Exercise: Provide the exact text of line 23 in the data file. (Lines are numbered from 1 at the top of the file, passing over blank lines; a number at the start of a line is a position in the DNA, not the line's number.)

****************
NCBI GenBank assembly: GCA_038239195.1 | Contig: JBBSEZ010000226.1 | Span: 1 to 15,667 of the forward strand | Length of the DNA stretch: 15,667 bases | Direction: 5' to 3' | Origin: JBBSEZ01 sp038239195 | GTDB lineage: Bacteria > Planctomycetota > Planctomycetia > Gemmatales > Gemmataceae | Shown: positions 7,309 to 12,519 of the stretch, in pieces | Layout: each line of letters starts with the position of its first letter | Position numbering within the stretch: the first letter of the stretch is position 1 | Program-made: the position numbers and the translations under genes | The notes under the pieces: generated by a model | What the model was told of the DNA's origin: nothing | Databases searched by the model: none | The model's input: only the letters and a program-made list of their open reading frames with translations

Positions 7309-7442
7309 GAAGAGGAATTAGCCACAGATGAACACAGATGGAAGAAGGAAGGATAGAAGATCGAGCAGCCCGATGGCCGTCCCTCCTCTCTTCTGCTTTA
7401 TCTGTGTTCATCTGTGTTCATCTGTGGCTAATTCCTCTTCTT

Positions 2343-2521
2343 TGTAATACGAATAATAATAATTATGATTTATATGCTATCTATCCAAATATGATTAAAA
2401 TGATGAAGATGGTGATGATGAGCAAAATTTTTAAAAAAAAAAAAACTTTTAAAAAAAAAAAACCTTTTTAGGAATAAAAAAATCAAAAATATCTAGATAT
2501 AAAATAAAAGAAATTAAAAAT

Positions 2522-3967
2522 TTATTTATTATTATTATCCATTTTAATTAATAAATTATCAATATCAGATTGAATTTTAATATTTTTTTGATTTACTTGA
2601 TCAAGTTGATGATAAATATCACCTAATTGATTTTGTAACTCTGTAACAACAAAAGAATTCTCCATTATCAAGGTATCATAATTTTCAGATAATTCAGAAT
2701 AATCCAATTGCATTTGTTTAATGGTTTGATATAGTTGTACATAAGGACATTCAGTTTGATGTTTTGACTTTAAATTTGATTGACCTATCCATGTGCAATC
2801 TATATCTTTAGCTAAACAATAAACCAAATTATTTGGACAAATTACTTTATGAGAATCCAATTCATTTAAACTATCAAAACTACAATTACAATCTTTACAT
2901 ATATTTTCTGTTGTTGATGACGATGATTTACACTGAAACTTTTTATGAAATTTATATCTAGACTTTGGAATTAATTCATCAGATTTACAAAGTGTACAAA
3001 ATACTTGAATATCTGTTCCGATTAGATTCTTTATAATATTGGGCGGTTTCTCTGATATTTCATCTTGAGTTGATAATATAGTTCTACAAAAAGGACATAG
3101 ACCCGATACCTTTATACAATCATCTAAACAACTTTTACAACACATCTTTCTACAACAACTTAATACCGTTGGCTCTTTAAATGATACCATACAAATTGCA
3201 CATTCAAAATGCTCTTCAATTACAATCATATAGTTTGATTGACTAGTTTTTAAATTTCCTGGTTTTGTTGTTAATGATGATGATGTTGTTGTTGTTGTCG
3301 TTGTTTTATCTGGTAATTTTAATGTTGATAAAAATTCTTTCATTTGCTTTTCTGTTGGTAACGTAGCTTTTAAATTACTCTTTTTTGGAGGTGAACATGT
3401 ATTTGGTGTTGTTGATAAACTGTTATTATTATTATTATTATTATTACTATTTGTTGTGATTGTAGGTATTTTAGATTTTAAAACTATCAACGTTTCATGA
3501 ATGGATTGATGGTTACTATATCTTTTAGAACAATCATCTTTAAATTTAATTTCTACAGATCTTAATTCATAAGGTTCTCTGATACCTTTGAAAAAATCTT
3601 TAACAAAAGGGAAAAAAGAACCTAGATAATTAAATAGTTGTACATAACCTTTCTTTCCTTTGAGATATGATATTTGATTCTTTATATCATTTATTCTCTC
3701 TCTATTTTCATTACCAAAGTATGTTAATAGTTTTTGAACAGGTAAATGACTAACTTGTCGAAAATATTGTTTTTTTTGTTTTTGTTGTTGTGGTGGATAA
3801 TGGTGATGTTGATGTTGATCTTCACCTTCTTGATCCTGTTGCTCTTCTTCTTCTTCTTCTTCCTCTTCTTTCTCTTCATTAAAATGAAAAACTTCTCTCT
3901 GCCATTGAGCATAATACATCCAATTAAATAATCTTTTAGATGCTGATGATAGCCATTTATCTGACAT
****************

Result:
3801 TGGTGATGTTGATGTTGATCTTCACCTTCTTGATCCTGTTGCTCTTCTTCTTCTTCTTCTTCCTCTTCTTTCTCTTCATTAAAATGAAAAACTTCTCTCT